The opening of Ghosts starts with an apocalyptic event, which is played out through a couple of different perspectives, seen from on the ground and in space. The very opening part is impressive as you really are unsure exactly what is going on, earthquake? Terrorist attack? Natural disaster? The game then cuts to a new scene to explain exactly what has caused this event to happen. Much like the opening of a game like Half Life, you are pretty much on rails here, playing out a glorified interactive cut-scene. This is a good approach though, as it keeps you invested in the story setup better than a simple movie introduction would.

That is the thing about Call Of Duty though, it is essentially an action movie in the guise of a videogame. You are playing though various acts on a predefined path, you cannot alter the outcome. That is OK though, it is something that works for the game, whether you like that format or not, is your choice.

There is always the multiplayer options and there are two real options here, the traditional online action of the new alternative to Zombies in Extinction. As per the last round of Zombie, this is a mode that is a little bit Left 4 Dead mixed with Tower Defence elements. You can a partner basically take on waves of aliens.

You move through various sections taking down the incoming alien infestation, collection rewards for you efforts, which can then be used in turn to buy upgrades and special attacks. You have a skill tree to improve your character which, as well as the possibility of buying bigger and better attacks. The idea of teamwork is promoted heavily here, as with different classes available. The the mode is also a lot more enjoyable when played with friends, working together with well balanced classes as you move through the various levels.  This really is a bit of a standout mode for the game and where you can realistically spend much of your time.

The basic multiplayer is pretty much as you will remember, with tons of modes on offer for all ability levels. The maps on offer allow for fast paced close quarters combat. Some maps are stand out as really enjoyable, with a few duds in there also. You’ll soon get a feel for the ones you like.

New to the multiplayer is the chance to create various soldier types, you start with one, but can unlock new types the further you progress in multiplayer, by earning squad points. Each soldier can be a custom name, appearance and even create specific loadouts of each.

One thing that cannot be argued about a Call Of Duty game is just how stunning it looks and sounds. With a decent surround sound setup along with some amazing visuals, you really do feel like war is going on around you. Just moving around environments is impressive enough, but when everything goes south and there is destruction and all hell breaking loose, then you can really start to appreciate the efforts that go in to creating the special effects.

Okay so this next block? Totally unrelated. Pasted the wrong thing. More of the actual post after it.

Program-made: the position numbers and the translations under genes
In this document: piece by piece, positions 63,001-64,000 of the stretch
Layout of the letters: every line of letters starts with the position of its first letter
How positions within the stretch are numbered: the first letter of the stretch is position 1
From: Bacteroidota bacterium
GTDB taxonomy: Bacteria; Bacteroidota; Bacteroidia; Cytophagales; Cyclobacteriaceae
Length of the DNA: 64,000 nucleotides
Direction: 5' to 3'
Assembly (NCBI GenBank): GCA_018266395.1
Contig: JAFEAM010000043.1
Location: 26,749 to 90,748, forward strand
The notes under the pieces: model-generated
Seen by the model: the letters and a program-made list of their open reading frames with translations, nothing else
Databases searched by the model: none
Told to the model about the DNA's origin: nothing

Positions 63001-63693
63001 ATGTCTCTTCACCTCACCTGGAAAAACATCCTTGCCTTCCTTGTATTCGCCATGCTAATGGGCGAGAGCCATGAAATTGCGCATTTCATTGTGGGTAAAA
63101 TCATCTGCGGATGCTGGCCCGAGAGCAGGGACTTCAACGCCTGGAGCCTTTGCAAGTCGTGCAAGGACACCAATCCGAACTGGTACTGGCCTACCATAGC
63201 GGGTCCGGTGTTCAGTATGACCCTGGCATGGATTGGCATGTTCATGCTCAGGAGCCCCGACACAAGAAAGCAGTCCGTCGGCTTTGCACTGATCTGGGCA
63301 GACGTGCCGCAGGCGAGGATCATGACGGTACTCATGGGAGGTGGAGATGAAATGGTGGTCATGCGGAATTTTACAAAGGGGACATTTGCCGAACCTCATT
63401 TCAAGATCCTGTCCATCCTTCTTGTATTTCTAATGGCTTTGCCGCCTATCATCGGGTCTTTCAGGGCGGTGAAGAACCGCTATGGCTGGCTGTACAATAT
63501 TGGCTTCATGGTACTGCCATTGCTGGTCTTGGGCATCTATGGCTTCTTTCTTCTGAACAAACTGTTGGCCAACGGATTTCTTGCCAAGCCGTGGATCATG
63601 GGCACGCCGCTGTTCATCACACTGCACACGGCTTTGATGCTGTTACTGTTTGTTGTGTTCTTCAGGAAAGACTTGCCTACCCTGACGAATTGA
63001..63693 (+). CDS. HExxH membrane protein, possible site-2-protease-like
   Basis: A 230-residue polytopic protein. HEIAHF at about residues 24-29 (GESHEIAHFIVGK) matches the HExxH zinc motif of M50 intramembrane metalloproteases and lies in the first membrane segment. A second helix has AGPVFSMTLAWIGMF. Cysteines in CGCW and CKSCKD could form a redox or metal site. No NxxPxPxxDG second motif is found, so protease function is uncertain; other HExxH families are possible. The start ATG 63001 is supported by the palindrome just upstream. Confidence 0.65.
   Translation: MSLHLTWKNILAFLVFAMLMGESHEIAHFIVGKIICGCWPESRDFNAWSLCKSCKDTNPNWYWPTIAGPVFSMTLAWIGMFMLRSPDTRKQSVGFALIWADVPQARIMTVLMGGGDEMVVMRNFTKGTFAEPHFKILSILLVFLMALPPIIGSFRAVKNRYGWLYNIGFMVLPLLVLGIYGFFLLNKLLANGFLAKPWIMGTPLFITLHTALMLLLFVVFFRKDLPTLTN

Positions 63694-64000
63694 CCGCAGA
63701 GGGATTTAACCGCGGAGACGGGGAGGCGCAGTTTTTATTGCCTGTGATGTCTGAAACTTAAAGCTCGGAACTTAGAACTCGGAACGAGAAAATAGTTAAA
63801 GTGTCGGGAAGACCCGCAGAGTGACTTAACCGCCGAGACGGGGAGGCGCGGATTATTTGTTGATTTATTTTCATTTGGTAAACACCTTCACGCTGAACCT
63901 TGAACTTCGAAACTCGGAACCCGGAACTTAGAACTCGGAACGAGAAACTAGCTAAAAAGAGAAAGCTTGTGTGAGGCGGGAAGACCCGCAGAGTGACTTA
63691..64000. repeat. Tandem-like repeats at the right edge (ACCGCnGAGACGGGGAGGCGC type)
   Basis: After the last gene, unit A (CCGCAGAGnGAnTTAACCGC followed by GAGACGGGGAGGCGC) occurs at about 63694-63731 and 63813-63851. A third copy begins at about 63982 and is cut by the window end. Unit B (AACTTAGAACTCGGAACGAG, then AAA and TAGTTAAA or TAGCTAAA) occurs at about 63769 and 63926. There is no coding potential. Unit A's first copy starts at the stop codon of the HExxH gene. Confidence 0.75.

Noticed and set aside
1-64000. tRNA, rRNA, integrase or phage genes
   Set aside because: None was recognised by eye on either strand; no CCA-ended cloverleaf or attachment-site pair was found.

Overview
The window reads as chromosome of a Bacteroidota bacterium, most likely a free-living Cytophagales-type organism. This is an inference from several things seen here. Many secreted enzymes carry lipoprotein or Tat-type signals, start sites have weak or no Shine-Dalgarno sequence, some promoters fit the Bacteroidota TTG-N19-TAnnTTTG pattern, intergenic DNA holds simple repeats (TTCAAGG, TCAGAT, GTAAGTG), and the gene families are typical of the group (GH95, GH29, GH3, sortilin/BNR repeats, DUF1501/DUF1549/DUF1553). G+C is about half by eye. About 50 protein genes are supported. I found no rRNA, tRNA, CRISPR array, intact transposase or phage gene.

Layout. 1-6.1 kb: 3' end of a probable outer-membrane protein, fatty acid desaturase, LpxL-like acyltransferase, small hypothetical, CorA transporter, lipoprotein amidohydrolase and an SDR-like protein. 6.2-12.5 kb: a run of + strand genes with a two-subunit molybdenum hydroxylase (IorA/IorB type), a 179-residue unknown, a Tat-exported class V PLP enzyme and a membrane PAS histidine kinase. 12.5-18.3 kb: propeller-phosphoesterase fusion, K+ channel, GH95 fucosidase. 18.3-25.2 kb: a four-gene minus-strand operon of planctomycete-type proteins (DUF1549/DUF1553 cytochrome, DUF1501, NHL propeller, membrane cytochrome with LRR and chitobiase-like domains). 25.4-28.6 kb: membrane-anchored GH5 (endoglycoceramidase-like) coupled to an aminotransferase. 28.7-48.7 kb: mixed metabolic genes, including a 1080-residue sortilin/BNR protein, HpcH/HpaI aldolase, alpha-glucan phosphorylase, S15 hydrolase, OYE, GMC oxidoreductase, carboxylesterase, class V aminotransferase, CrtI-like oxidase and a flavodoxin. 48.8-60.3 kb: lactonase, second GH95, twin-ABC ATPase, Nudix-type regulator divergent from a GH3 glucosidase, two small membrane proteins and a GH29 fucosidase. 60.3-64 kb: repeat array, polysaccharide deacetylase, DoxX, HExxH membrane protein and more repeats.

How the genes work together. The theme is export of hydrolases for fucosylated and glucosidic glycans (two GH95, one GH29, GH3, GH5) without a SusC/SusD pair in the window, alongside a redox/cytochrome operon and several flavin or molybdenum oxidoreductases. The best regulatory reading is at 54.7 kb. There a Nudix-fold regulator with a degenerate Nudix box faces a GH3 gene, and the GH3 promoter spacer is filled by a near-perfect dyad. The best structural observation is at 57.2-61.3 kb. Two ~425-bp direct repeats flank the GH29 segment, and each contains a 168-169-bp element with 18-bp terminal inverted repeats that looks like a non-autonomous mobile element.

Because the game is fairly linear, is allows the developers to create some stunning looking set pieces. It isn’t open world, so what is happening around you can be concentrated on, without really worrying about what will happen if the player decided to leave the action and check out something in the distance. The team behind Call Of Duty have become masters of smoke and mirror.

Call Of Duty: Ghosts won’t be for everyone, but you know exactly what you are going to get. The single players offers a thrill a minute rollercoaster ride, whilst the multiplayer is as competitive as ever. Despite the next gen version waiting in the wings, the current gen version of Ghosts looks and plays as good as ever.

Assassin’s Creed IV: Black Flag Review

A New Assassin’s Creed is upon us, but this time the series takes to the high seas and a swashbuckling adventure as we are introduced to Edward Kenway.

Some may argue that Assassin’s Creed II was the pinnacle of the series so far and they’d be right. It was the game that took the promise of the original and tightened everything up to create a fantastic experience. Assassin’s Creed III felt like more of  cash in, a game that seemed to be on a downward spiral and split opinion across the board.

Assassin’s Creed IV though hopes to bring the series back to the heights of its better days, creating a world and story that you don’t want to leave. It is a game that is being released on both current and next gen consoles and marks the first title to span this round of hardware generations.

At Gamestyle, as much as we’d love to wait for the PS4 version, we simply couldn’t, so we grabbed the PS3 release and set sail. The game has the usual setup, with you starting off fairly ill equipped for an Assassin, however the writing for the reasoning is much better here than in previous games. Edward isn’t actually an Assassin at all, the opening segment explains why he has donned the robes and why he is now on his mission and whilst it is a little cliche, it fits well for driving the story forward.